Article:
Can you park so the most light can get into their house?

A friend of mine has a problem with a white van parked directly outside her window, if the driver took two minutes prior thought, he could park so the bonnet is outside her window rather than the boot of the van which blocks out a lot of light. This means all she sees all day is a big white lump!

So have a think, would someone parking like that affect you?

Driveways are great as long as you don’t have to share that is! Boundary issues and property maintenance arguments may rear their head.

Some neighbours have disputes about how much drive is theirs; please check your house deeds to find out where your driveway boundaries are.

Have respect for each other with this, work together. Keep your driveway clean and accessible for yourself, having a tidy shared driveway will prevent your neighbour from moaning about it. The less ammunition you give your neighbour the better.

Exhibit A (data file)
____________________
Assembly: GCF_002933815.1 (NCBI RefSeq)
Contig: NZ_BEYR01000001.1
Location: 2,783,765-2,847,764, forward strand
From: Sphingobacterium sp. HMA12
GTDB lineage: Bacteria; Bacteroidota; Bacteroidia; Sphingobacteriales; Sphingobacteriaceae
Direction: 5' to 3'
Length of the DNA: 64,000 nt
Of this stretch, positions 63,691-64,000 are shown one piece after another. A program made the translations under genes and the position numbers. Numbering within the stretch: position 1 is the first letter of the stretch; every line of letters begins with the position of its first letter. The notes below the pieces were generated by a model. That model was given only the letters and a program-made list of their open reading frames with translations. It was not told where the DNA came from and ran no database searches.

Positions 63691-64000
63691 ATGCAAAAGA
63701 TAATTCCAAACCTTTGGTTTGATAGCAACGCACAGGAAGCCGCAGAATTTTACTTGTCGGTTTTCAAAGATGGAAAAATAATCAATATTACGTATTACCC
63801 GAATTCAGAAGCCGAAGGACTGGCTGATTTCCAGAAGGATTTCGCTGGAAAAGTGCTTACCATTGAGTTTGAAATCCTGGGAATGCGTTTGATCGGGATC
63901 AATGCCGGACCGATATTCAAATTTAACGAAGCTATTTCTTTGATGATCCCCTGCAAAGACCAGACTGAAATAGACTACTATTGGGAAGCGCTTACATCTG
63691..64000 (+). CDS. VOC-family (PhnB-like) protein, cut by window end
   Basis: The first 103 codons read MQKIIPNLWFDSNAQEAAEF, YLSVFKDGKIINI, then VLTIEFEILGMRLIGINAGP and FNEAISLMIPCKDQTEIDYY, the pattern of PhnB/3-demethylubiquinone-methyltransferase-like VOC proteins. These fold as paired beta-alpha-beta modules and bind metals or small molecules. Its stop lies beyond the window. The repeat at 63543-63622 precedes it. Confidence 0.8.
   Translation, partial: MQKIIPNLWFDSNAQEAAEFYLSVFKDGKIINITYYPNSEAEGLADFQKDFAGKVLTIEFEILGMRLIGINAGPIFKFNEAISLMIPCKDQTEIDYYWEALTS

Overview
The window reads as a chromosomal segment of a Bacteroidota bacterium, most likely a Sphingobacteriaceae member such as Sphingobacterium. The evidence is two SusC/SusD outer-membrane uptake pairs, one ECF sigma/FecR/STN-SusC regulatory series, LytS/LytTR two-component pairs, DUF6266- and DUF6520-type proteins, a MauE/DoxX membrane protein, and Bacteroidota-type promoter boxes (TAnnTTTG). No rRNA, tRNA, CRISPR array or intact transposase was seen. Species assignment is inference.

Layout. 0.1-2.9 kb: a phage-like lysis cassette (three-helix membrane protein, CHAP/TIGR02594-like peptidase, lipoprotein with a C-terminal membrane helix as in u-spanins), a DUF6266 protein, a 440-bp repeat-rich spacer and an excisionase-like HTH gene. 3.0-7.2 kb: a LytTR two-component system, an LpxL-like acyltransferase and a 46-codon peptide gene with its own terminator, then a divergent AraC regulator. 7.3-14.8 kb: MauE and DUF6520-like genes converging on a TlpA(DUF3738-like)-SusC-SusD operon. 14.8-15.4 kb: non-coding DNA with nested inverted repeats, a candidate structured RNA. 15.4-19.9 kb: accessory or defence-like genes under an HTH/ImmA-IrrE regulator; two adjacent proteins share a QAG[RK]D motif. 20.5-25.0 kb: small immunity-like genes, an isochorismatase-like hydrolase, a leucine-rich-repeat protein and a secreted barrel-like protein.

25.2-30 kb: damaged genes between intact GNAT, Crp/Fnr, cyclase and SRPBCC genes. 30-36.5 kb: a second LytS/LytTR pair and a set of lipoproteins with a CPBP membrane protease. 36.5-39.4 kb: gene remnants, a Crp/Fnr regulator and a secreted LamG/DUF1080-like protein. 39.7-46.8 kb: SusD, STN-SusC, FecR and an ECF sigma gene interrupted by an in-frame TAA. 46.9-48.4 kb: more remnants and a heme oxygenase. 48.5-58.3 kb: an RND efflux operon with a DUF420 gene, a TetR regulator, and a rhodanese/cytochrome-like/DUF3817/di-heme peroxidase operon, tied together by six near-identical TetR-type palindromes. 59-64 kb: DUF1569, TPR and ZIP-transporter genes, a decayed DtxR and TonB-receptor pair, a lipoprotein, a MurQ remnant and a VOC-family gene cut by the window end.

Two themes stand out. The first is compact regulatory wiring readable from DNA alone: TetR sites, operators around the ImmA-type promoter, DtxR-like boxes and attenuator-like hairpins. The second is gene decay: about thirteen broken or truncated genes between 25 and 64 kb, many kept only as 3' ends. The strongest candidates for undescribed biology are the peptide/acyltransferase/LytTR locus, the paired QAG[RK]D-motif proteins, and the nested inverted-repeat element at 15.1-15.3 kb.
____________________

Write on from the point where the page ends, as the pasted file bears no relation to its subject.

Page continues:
But what about the neighbour who insists on parking in front of your driveway?!

Technically the Highway Code is being broken.

The Highway Code

“DO NOT PARK in front of an entrance to a property” – Highway Code point 217

First things first, please do not over react. I know the feeling, you are running late for work, and you need to get to that all important appointment and next door have parked in front of your drive so you can get out.

So take a deep breath and knock on your Neighbours door and politely ask them to move their car.

If your neighbours are decent they will move their car and ensure they don’t park there again!

But maybe they are not decent neighbours?!

So what do you do? Well you could write them a letter and point out they are breaking the highway code, if that doesn’t work then maybe a quiet word with the local police officer or traffic warden will do the trick.

Really, you want to try and sort this situation out before it escalates too much and to something that can’t be fixed.

There are no easy answers here I am afraid; if you feel you can’t talk to your neighbours please consider mediation services, your local council or CAB will be able to point you in the right direction.

The main points to remember are:

Be polite at all times with your neighbour, getting irate will not improve the situation and may make your neighbour less inclined to see it your way.